CAVANAUGH: There's a book signing on Friday that's part of this event. What book is being featured?

BARBARELLA: From 10:00 to 4:00, it's a children's book called Grandma's Chocolate. It's about a young girl named Sabrina and her grandmother who visits from Mexico with treats and stories about the Mayans and Aztecs. So fun, flavorful, and informative.

CAVANAUGH: Can you describe the venue?

BARBARELLA: Colorful. They sell art, pottery, accessory, mostly all from Mexico, and of course jewelry. And it's at the end of old town. Not in the center. It has a parking let by Taylor Street.

CAVANAUGH: Happening this Friday and Saturday at bizarre dell mundo in old town. Now, a world music show is happening on Friday on the the Voy. Janka Nabay?

HOLSLIN: I believe that's the proper pronunciation. He is a singer and musician from Sierra Leone, and he is basically the self-appointed king of Bubu music.

CAVANAUGH: Not honey Boo Boo music.

HOLSLIN: No, very different than that. It is a type of Muslim folk music that originated in Sierra Leone, and it was basically used during processionals during Ramadan. And groups of people would play these crazy, zany, frantic rhythms and play melodies on pipes and bamboo flights and stuff. And then he does with it is he incorporates drum machine sounds and keyboards and basically turns it into a live band thing. Then also he brought it to a western audience.

MAUREEN CAVANAUGH: Why did he leave Sierra Leone?

HOLSLIN: Throughout the '90s, it was wracked by a terrible civil war. So while he was in the country, he was pretty much the biggest guy known for this music. And he was taking it to the national level. Then during the civil war, a lot of these rebel groups would go into villages and actually play his music during, like raids on the villages. And they would use it to, like, trick people into coming out of their hiding places.


HOLSLIN: So it's kind of really terrible and sad. And then he basically had to leave the country just because of the violence and everything.

CAVANAUGH: That's interesting is that he's hooked up with some musicians in Brooklyn to form his band, the Bubu gang. Is this now indie world music?

HOLSLIN: I think it's a really good question. Because I saw them at Bar Pink last year. And the musicians he plays with are -- they're total hipsters, like -- they kind of look -- I don't know, but they definitely look kind of hip and cool, and they're young. But it's interesting because they really understand where he's coming from. And they're super dialed into the rhythms and just the feel of the whole thing.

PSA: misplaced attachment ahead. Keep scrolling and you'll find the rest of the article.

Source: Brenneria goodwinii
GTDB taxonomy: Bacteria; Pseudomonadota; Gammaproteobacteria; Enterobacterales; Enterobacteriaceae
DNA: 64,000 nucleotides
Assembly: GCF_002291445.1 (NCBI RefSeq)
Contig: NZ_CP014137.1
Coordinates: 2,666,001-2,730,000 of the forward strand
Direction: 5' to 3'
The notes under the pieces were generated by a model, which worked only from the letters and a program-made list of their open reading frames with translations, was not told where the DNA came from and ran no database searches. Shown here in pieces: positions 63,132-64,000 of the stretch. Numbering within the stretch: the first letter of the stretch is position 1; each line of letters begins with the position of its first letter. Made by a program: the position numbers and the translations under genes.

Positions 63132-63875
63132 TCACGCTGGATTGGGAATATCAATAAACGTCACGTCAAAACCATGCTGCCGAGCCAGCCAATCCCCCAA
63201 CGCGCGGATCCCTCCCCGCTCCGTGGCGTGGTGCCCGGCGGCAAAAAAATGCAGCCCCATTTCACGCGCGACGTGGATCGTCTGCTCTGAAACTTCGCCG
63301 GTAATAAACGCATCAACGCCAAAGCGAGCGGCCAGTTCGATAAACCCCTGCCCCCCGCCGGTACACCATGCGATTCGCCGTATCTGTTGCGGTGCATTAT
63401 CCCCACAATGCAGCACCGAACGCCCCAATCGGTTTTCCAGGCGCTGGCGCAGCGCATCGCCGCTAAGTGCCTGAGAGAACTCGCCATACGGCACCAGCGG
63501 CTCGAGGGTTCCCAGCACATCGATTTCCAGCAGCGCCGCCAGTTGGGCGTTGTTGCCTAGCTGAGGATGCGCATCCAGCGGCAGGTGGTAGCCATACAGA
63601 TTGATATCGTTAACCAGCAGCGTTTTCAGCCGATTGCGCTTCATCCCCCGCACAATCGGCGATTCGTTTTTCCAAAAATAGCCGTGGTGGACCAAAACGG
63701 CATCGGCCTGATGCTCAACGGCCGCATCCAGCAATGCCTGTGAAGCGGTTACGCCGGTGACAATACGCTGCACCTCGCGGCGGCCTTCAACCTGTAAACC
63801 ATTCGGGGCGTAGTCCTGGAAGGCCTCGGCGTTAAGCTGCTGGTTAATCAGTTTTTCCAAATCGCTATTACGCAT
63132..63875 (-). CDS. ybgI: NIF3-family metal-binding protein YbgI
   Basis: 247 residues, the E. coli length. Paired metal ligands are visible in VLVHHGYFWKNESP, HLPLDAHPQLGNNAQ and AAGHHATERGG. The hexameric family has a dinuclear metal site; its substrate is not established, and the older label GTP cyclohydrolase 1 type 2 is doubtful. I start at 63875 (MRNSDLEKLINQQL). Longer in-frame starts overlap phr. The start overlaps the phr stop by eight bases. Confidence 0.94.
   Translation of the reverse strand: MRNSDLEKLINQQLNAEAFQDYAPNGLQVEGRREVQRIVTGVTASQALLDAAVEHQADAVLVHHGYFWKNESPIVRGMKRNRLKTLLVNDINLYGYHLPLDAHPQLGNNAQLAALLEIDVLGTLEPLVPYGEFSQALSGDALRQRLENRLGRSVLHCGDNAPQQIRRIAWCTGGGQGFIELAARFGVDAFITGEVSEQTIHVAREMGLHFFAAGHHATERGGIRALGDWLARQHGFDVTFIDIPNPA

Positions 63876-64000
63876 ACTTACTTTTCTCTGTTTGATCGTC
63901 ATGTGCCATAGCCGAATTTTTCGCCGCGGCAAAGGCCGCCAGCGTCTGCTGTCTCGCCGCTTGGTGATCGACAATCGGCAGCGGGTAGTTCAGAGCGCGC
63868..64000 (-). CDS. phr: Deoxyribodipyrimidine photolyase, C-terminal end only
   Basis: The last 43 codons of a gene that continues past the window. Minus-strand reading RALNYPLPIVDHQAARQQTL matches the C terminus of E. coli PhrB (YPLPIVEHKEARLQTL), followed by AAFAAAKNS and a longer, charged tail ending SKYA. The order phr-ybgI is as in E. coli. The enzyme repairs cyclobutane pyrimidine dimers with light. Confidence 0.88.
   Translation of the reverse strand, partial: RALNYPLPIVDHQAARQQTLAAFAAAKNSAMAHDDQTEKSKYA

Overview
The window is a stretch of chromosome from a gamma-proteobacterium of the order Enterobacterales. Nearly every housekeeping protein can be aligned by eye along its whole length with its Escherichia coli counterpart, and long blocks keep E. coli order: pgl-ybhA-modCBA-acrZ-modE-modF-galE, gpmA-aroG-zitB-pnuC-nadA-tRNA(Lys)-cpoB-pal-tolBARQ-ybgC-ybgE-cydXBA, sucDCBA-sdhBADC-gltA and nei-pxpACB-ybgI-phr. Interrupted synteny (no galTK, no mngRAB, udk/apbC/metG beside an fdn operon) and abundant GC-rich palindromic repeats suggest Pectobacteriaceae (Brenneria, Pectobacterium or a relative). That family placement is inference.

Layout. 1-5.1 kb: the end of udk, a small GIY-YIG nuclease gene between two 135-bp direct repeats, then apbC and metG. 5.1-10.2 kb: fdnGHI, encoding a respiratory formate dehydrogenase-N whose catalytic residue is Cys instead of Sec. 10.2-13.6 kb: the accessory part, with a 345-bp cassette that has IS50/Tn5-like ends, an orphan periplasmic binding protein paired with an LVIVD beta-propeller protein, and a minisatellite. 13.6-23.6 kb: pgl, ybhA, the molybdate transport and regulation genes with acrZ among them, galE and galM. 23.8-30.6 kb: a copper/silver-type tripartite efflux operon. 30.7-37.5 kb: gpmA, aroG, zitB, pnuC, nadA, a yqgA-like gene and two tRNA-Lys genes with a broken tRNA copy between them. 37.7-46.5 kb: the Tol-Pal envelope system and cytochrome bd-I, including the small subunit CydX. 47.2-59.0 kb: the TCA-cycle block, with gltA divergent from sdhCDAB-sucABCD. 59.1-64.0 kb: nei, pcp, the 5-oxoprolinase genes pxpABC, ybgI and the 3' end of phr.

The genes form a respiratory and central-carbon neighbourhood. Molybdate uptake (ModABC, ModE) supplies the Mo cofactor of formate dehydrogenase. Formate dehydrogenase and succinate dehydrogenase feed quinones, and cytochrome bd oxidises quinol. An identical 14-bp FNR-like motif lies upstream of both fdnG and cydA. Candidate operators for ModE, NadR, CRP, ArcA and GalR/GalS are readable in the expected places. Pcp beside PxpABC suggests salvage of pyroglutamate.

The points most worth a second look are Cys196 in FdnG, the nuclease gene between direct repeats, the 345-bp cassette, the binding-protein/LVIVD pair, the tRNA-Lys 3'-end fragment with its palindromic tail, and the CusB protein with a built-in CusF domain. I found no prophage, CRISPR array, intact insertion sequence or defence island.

CAVANAUGH: Let's hear some of it.

(Audio Recording Played)

CAVANAUGH: Now, there's got to be a lot of dancing at this show, right?

HOLSLIN: Oh, yeah. When I saw them at Bar Pink, a lot of people were a little bashful. But just the whole vibe is just so ecstatic and happy. So there's definitely going to be some dancing.

CAVANAUGH: They play on Friday night at the Voy in City Heights. Now there's an intriguing film festival happening a little ways east this weekend. It's in Julian. It's a film festival called the Wild And scenic film festival.

BARBARELLA: That's a 3-day festival with three different short films, and they're going to play them straight. So you can see them at any time. It's to benefit the Volcan mountain foundation, and that's the mountain that we can see over here from 65miles away on the water.

HOLSLIN: That's incredible!

CAVANAUGH: I didn't know that! Does the festival have a theme?

BARBARELLA: Yeah, it's wild and scenic every year. Last year's theme was inspire. And this year is called focusing on our planet.

CAVANAUGH: So tell us about a few of the films during this marathon. &%F0

BARBARELLA: Well, I'm a super animal geek. So I definitely want to see eyes in the forest. It's a short documentary around 12 minutes that follows wildlife photographer Jim Lawrence as he treks through British Columbia's remote mountains. Lots of great close ups. There's also an animation called song of the spindle. It's about a man and a sperm whale having a conversation to figure out which of them is smarter.

CAVANAUGH: I'm just wondering, has it changed? You said is this only the second year of this festival.

BARBARELLA: They're growing, I think. So for example this year, there's going to be a kids' program on Saturday morning. It's a short 45-minute program that features kids actually being activists in the environment. And then there's also going to be wonders in nature workshop so kids can do crafts and things while their parents are next door watching films.

CAVANAUGH: So I'm wrapping my head around this but not fast. Julian is known for apple pie, you go up there, have a good time on a weekend. But how unexpected is it that it actually Horsts a film festival?

BARBARELLA: It's surprising to me that so many people are so surprised. If you haven't been there in the last few years, there's a lot that's going on. Wineries, gallery, plus it's all nature! Wild and scenic. So it makes sense that this is there for me.

CAVANAUGH: This weekend, Friday through Sunday in Julian.